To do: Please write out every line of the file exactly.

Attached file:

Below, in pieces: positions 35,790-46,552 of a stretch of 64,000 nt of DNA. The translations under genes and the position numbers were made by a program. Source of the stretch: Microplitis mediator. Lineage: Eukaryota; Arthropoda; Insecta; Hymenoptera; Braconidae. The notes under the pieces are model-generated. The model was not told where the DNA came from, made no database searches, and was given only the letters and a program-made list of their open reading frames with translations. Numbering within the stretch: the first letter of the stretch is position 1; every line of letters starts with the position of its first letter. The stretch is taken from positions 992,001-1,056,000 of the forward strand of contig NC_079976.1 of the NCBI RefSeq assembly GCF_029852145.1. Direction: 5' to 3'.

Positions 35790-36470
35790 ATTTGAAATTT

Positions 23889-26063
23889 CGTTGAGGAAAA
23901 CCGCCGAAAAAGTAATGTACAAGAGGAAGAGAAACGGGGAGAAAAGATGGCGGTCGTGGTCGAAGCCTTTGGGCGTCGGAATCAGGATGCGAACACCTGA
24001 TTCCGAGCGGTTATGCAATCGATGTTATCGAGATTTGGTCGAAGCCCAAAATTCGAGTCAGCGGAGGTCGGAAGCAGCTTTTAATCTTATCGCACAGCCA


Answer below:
Below, in pieces: positions 35,790-46,552 of a stretch of 64,000 nt of DNA. The translations under genes and the position numbers were made by a program. Source of the stretch: Microplitis mediator. Lineage: Eukaryota; Arthropoda; Insecta; Hymenoptera; Braconidae. The notes under the pieces are model-generated. The model was not told where the DNA came from, made no database searches, and was given only the letters and a program-made list of their open reading frames with translations. Numbering within the stretch: the first letter of the stretch is position 1; every line of letters starts with the position of its first letter. The stretch is taken from positions 992,001-1,056,000 of the forward strand of contig NC_079976.1 of the NCBI RefSeq assembly GCF_029852145.1. Direction: 5' to 3'.

Positions 35790-36470
35790 ATTTGAAATTT

Positions 23889-26063
23889 CGTTGAGGAAAA
23901 CCGCCGAAAAAGTAATGTACAAGAGGAAGAGAAACGGGGAGAAAAGATGGCGGTCGTGGTCGAAGCCTTTGGGCGTCGGAATCAGGATGCGAACACCTGA
24001 TTCCGAGCGGTTATGCAATCGATGTTATCGAGATTTGGTCGAAGCCCAAAATTCGAGTCAGCGGAGGTCGGAAGCAGCTTTTAATCTTATCGCACAGCCA